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Applied Evolutionary Psychology$
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S. Craig Roberts

Print publication date: 2011

Print ISBN-13: 9780199586073

Published to Oxford Scholarship Online: January 2012

DOI: 10.1093/acprof:oso/9780199586073.001.0001

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The social animal within organizations

The social animal within organizations

Chapter:
(p.36) Chapter 4 The social animal within organizations
Source:
Applied Evolutionary Psychology
Author(s):

Abraham P Buunk

Pieternel Dijkstra

Publisher:
Oxford University Press
DOI:10.1093/acprof:oso/9780199586073.003.0004

As organizations are large groups, and consist of many subgroups, evolutionary theorizing would seem very relevant to understand behaviour in organizations. Applying evolutionary thinking to organizations may help understand why people in organizations behave the way they do, even if these behaviours seem counterproductive or irrational. We first discuss how the human brain seems to have evolved particularly to deal with living in large groups. We suggest that comparing oneself with others seems a basic human characteristic that may have various positive and negative consequences for individuals, as well as for organizations. Next, we focus on intrasexual competition, and discuss how this may lead not only to investing in one’s career, but also to gossip, bullying and conspicuous consumption. Finally, we discuss the role of altruistic behaviour within organizations, and link this also to intrasexual competition. An evolutionary perspective does not provide unequivocal recommendations for organizational practice, but it may help understand why some persistent problems in organizations continue to occur.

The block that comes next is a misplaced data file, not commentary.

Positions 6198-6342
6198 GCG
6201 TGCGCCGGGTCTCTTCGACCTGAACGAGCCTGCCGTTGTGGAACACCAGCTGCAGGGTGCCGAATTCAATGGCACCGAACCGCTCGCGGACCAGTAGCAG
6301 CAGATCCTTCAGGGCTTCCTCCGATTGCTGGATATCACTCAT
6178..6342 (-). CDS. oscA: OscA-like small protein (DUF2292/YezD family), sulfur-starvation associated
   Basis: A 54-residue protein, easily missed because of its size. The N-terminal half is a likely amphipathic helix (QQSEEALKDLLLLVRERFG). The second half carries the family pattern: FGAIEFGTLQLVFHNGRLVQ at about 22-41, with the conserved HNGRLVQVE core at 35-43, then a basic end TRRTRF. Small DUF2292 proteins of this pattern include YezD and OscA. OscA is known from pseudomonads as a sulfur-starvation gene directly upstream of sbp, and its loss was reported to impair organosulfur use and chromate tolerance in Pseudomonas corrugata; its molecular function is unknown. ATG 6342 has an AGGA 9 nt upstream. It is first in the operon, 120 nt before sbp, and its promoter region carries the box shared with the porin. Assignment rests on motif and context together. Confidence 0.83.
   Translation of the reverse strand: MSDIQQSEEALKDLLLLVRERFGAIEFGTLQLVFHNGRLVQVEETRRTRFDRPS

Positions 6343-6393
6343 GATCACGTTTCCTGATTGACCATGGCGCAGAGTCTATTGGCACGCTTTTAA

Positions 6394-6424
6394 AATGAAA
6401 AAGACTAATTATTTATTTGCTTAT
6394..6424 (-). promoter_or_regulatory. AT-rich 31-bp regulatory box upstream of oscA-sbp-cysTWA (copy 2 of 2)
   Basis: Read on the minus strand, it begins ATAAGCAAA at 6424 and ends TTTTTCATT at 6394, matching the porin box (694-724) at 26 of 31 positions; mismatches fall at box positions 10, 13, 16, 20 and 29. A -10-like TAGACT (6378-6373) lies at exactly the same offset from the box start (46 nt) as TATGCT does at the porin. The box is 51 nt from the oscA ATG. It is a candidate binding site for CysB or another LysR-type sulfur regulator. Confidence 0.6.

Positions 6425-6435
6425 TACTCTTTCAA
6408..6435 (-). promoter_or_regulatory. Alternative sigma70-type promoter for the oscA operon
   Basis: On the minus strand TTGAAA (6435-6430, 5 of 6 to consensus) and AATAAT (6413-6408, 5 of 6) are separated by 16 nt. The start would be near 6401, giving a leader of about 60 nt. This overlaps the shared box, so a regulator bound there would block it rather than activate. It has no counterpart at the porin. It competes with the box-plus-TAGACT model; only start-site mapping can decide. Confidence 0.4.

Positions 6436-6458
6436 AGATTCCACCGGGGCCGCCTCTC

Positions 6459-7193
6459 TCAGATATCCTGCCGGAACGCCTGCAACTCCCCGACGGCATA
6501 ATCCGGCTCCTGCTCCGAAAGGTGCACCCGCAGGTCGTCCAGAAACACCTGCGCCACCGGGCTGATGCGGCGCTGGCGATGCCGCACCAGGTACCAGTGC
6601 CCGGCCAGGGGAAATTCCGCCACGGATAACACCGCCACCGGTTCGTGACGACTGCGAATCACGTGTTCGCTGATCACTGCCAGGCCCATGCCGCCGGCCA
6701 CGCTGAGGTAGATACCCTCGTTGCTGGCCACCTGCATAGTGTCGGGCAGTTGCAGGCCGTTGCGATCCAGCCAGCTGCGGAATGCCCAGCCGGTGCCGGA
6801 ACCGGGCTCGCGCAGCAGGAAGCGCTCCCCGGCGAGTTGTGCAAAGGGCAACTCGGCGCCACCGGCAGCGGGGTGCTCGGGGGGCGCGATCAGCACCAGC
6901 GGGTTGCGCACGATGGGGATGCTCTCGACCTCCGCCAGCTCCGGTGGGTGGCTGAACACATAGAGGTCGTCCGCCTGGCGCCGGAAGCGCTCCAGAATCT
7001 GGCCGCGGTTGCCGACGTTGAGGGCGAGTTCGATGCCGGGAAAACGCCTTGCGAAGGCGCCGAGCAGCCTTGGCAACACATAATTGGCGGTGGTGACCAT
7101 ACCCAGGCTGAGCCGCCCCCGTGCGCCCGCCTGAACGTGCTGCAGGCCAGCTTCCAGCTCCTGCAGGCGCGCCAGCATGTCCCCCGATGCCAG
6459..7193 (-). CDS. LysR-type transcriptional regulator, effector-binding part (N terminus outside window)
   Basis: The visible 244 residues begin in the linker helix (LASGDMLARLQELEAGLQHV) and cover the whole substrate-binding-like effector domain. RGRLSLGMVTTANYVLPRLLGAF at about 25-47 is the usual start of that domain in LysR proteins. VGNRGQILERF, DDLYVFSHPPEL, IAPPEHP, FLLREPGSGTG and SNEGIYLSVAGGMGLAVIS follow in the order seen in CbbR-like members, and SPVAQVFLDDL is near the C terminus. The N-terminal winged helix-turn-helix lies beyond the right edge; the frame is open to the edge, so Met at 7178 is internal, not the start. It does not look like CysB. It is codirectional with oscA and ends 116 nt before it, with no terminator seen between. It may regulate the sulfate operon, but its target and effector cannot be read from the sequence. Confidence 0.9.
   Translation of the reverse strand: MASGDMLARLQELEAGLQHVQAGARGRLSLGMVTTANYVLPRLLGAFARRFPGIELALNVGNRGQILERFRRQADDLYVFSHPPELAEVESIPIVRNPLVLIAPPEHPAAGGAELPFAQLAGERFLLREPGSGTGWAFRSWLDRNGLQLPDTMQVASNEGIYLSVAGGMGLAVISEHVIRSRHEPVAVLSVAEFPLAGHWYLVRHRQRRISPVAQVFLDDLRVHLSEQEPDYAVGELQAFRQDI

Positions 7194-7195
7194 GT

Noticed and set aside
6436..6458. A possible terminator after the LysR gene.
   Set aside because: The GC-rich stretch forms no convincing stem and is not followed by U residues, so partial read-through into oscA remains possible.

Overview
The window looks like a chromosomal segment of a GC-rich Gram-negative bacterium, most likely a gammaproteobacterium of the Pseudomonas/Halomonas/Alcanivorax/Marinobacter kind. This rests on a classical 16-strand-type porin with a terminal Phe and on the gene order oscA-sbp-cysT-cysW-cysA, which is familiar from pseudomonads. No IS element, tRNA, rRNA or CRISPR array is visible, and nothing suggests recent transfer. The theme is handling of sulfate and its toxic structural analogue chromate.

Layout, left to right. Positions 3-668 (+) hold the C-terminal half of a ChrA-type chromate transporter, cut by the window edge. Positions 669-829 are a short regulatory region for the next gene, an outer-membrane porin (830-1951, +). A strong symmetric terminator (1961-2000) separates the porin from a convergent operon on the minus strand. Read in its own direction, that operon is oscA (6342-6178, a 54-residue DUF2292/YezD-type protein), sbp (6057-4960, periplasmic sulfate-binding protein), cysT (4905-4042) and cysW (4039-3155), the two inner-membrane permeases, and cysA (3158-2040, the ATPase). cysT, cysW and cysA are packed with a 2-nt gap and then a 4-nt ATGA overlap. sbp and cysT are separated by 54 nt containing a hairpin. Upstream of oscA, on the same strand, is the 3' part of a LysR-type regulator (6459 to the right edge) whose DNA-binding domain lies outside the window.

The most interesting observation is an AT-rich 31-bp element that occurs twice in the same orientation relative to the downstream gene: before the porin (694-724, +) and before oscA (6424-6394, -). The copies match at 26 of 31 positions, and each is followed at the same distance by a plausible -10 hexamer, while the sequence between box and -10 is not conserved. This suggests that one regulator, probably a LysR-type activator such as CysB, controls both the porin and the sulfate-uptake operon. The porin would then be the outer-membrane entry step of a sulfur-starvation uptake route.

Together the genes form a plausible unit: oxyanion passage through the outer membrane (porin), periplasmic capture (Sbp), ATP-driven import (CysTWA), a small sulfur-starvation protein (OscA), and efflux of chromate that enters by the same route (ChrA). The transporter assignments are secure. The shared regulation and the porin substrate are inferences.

Keywords:   organizational behaviour, evolutionary social psychology, burnout, employees, stress

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